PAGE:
As others have said, the reason everyone defaults to the sack of healing sticks is because the other healing consumables are complete garbage so we have a breakdown of math in the price area. On top of that, it breaks the presumed math that PCs should be going through around 4 challenging encounters per day since it's trivial to slap everyone up to the full which means that casters get to conserve their resources and chug through even more encounters by just letting the sword guys lose some HP in favor of smashing face. That's a breakdown of the combat math since lets be honest, PF combat is pretty trivial to break if the GM isn't bending over to throw stuff supposedly far out of your weight class or redesign.

Then there's the generic notion expressed by a bunch of people that gathering around and waving wands after every fight isn't very heroic looking. Whatever annoys you annoys you.

A 3/day short rest or other similar mundane restoration type thing ultimately represents a way to pace an adventure day for the devs and requires a bit (I personally don't believe that much) more tactical thought than supremely trivial hp restores that the wands represented. Consumable healing can be (rightly to me anyway) regulated to emergency stuff in combat (improving their payloads would be needed) or for a last big push if you're against a ticking clock.


I do not like the idea of consumable magic items. I prefer games where magic items are few and far between, and those that are found have both in-world significance and permanent effects (even if the permanent effects are only useable on a per time unit basis). CLW wands are just another consumable that I would eliminate.

As for healing, I would suggest having a time-increment-based natural baseline healing rate that is hit die dependent, and which can be increased through the use of a successful heal skill check at the beginning of the time increment. The heal skill check could be buffable with aid another, mundane healing kits, spells and other class features.


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Let's say we replaced the "CLW" wand with a healer's kit and someone who has invested in the heal skill. Since "levels of skill proficiencies" work like skill unlocks in unchained, you can have the healer heal progressively more damage in progressively less time as they advance to legendary status.

Of course, the tradeoff here is that the "healer's kit" will take long enough to use that one's short term buffs will expire before you're good to go (like this takes 15 minutes) but I figure "should we keep going or heal up" is a reasonably good tension.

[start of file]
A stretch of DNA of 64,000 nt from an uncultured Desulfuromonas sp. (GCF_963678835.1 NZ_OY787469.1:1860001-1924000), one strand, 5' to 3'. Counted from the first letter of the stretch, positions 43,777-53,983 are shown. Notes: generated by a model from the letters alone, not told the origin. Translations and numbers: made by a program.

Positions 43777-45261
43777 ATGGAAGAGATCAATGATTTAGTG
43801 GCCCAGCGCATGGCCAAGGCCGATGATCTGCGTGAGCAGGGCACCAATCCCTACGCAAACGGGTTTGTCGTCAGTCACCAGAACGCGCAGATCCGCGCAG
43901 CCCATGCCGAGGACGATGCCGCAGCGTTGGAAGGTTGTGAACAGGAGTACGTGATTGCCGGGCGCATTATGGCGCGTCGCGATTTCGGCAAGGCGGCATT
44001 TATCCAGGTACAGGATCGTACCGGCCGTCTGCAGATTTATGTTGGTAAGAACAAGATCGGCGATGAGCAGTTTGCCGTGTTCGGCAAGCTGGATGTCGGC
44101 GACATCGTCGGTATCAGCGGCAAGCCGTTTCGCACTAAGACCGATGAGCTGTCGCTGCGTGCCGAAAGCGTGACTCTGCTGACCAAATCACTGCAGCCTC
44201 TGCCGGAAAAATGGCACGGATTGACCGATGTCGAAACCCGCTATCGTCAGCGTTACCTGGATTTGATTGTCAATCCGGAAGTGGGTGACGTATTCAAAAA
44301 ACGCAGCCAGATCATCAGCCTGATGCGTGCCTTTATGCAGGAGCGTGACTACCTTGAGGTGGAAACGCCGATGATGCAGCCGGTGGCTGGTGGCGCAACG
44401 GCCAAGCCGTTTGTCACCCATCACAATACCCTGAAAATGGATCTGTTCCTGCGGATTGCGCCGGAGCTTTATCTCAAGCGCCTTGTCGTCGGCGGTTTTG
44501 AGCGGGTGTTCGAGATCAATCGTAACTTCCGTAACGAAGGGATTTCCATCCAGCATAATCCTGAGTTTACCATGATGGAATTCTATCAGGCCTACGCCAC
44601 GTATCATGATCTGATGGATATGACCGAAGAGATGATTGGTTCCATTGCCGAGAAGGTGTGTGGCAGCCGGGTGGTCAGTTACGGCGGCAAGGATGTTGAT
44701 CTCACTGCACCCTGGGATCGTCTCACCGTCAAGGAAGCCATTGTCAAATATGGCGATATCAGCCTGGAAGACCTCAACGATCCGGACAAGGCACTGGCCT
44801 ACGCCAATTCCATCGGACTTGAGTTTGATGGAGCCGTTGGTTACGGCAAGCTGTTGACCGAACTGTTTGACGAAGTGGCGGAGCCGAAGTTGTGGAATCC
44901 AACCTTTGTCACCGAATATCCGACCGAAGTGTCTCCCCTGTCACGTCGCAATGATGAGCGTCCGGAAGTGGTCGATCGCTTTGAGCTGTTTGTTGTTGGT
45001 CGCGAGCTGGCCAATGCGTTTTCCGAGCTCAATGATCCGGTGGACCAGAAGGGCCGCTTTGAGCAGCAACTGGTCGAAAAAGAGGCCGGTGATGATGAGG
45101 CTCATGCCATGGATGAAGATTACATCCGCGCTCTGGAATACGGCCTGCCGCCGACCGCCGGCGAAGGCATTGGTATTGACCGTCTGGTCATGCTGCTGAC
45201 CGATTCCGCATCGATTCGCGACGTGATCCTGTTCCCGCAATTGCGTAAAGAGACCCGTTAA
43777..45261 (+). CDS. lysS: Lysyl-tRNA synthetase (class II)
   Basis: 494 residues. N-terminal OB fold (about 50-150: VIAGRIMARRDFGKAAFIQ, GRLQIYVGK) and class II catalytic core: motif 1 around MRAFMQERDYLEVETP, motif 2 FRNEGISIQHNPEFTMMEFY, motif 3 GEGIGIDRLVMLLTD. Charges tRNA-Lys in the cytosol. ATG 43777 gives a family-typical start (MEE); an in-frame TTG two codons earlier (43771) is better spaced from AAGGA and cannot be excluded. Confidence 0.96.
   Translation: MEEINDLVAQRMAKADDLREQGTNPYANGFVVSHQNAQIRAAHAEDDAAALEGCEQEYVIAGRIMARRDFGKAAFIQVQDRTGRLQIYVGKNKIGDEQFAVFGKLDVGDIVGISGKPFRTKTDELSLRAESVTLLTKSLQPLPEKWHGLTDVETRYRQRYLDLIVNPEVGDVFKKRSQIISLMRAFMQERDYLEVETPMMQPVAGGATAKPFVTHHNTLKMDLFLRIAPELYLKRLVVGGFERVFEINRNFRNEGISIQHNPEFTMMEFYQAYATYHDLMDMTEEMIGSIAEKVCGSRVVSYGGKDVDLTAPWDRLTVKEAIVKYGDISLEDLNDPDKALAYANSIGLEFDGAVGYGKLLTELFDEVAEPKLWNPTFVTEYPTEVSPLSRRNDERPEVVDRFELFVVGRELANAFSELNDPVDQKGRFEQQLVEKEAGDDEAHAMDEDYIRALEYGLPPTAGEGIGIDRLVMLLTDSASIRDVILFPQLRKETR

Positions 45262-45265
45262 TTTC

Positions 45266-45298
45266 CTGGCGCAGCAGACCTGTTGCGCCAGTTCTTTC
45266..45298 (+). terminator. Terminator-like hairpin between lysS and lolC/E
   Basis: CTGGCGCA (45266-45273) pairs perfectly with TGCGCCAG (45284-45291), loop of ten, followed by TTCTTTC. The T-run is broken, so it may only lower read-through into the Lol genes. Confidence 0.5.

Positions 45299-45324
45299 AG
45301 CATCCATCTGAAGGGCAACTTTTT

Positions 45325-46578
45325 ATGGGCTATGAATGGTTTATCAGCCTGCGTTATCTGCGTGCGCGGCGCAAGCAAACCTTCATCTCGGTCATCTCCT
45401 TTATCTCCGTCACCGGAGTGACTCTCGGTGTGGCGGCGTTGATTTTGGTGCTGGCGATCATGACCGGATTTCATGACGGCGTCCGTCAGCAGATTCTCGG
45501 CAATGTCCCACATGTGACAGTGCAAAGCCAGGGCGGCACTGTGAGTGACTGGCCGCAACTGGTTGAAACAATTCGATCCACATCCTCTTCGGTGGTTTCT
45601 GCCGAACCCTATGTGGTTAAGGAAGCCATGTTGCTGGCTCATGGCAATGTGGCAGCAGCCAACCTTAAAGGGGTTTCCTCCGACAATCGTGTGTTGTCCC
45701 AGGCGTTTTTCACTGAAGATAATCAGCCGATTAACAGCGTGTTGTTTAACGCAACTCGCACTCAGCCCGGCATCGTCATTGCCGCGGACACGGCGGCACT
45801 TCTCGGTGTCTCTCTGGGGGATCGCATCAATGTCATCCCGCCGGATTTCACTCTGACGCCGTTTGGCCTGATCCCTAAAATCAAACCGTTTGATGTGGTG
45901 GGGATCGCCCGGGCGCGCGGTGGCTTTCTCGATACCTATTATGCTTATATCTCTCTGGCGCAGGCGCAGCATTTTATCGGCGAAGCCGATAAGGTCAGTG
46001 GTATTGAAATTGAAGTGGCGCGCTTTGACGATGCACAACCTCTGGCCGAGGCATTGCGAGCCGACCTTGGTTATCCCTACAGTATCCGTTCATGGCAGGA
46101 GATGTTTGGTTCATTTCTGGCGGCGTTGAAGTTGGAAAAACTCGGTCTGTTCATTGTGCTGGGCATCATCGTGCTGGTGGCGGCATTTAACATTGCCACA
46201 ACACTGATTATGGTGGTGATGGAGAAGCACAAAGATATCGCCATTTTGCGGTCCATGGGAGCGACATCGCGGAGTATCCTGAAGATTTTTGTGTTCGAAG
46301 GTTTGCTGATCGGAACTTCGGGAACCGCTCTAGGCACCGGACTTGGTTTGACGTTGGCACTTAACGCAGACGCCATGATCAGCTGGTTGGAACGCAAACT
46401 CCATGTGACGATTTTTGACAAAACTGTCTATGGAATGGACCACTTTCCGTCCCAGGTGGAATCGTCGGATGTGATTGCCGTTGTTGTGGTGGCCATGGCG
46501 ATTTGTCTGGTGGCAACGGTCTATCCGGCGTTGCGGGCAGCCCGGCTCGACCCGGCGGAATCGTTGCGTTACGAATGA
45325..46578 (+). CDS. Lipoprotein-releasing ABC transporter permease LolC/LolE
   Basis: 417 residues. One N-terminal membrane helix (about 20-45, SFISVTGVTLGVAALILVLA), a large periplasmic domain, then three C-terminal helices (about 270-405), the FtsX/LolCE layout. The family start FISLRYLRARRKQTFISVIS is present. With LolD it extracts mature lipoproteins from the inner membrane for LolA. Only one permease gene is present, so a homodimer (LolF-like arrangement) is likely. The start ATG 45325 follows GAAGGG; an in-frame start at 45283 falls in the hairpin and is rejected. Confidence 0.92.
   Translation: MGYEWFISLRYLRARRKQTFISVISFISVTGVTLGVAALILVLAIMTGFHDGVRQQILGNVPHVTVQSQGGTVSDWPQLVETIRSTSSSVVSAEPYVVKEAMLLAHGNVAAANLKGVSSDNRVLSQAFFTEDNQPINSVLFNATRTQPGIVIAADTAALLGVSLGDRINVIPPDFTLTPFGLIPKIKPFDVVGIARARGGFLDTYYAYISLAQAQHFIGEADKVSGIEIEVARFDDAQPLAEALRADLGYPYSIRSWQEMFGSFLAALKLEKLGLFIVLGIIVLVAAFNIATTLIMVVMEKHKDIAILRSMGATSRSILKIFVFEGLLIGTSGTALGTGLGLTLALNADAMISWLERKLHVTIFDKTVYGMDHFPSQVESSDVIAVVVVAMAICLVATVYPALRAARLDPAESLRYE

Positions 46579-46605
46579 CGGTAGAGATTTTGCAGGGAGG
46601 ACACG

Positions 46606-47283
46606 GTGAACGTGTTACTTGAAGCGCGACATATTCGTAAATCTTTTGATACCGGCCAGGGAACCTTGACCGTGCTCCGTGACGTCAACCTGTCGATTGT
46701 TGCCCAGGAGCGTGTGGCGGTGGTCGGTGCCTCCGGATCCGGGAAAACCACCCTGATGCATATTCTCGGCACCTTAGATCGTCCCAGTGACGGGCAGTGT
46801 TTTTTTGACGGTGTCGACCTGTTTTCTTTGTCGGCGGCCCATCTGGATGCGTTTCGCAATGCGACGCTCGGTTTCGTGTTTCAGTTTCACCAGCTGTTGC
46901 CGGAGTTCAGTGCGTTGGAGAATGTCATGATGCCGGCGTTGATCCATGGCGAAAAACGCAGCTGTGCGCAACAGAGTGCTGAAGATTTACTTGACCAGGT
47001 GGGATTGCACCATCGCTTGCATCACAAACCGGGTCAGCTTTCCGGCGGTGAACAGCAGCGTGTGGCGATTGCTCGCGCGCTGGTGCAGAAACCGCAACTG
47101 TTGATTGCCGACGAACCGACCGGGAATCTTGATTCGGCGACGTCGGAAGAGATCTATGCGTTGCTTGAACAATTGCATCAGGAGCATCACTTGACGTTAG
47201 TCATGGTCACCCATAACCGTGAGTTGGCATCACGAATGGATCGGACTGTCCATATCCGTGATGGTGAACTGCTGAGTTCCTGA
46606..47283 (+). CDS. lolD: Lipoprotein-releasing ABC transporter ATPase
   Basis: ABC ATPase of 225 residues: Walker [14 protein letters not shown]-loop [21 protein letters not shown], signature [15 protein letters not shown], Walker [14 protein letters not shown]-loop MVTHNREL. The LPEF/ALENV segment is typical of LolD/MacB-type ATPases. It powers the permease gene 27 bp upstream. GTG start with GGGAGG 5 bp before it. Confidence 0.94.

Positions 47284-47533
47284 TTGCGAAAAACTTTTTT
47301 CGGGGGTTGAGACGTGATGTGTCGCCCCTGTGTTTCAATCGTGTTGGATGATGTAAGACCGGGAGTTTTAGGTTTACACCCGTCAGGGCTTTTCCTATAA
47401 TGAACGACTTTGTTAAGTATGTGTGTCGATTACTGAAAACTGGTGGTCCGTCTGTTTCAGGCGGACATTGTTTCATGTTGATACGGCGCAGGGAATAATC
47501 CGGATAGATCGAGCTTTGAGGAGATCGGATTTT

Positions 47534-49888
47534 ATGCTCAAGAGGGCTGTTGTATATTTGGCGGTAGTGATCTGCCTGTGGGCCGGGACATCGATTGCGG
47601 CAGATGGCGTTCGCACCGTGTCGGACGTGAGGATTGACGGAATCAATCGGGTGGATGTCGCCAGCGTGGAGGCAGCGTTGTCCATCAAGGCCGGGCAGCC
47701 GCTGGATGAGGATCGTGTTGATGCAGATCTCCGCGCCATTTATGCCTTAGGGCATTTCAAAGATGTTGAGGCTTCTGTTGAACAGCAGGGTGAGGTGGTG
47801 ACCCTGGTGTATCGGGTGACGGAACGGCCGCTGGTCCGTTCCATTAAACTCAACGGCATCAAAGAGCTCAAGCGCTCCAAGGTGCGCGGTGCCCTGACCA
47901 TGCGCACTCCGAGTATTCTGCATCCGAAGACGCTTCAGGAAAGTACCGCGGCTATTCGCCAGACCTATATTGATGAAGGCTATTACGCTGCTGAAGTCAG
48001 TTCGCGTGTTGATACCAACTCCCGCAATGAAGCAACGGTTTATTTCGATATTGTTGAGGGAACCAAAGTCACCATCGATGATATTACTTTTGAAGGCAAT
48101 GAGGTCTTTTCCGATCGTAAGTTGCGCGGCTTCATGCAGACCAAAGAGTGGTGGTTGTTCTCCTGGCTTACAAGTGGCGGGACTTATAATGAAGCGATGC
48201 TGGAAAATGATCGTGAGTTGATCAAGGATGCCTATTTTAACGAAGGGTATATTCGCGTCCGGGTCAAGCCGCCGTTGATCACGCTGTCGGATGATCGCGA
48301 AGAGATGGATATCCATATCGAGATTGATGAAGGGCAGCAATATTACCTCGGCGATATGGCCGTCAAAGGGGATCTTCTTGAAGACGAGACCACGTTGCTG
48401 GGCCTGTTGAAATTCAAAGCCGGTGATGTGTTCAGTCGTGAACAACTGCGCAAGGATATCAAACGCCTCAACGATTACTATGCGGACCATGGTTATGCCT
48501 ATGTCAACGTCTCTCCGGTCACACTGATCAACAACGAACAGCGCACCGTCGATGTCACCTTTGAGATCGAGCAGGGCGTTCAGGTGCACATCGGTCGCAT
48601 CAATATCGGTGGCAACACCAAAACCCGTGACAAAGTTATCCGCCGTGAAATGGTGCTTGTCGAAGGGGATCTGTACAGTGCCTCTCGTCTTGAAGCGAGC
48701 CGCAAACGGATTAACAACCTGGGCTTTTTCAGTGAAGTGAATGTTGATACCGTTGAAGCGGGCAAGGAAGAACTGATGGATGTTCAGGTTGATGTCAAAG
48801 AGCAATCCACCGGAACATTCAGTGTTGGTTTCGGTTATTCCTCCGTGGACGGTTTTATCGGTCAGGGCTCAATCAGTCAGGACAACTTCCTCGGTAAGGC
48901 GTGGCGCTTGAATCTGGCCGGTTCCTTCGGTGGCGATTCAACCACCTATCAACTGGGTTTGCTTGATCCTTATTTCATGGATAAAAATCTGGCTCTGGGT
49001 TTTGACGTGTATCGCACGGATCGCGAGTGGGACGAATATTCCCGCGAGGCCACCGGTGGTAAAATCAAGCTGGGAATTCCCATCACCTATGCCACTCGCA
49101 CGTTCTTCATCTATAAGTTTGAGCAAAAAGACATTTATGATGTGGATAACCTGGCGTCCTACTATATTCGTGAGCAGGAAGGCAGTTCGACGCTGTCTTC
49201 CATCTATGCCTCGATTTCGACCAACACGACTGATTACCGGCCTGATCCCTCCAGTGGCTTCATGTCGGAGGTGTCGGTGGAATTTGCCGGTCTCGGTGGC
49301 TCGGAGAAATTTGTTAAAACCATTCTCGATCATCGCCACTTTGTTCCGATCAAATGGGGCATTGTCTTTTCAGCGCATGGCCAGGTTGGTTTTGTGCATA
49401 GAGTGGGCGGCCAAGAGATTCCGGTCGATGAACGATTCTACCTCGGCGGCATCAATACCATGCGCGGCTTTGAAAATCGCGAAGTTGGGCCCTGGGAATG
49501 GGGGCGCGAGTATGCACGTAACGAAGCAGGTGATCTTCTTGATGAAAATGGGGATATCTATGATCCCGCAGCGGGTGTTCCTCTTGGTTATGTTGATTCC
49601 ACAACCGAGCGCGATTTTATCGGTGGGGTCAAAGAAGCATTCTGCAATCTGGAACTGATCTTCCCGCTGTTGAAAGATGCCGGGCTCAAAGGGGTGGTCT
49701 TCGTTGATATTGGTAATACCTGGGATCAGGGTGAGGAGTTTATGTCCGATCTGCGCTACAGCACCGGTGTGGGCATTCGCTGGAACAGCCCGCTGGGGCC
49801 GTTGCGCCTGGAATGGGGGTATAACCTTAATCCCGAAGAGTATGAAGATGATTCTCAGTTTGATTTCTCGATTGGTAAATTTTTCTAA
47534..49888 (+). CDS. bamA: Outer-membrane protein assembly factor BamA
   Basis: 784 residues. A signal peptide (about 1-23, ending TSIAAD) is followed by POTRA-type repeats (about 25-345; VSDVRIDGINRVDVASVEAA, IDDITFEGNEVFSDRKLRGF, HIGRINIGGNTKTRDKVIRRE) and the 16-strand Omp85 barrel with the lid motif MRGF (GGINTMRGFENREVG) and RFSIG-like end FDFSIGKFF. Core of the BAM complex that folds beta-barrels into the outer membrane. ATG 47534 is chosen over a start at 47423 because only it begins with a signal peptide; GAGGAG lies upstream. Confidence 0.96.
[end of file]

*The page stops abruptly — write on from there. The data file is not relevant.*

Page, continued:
If the game worked like this, it would be more thematically satisfying wouldn't it? Applying bandages and poultices is sort of a better fantasy than "waving a stick".


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The problem here IMO is people are looking at resonance as being added to the game solely to combat clw wand spamming, when that is only one facet of the change. It also streamlines resource management and gets rid of body slots. Depending on implementation it may also help meter access to especially powerful items by requiring a larger investment (something I have heard theorized but have no proof of).

If you look at this solely as a reaction due to wand spam then yes, it does seem to be an over reaction, but in light of the other issues it touches upon perhaps it's worthy of the playtest and critique.

Have a good day every one. The 20th is International Happiness Day so hopefully game this weekend and approach the day glad : )


I think that Wands of CLW make magical divine healing a little too cheap, both in terms of actual in game cost and in terms of narrative importance.

I think a more believable way to offer the same thing, but not step on the toes of actual divine healers is something like a "First Aid Kit" that has 50 charges, that can be used with a heal skill check to restore the same amount as a CLW wand.

It offers the same kind of healing, but makes a lot more sense from a narrative point of view. You have a person with some first aid skill bandaging up the party in between fights.


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DM_aka_Dudemeister wrote:
It’s fictionally unsatisfying, it’s just not part of any fantasy story ever.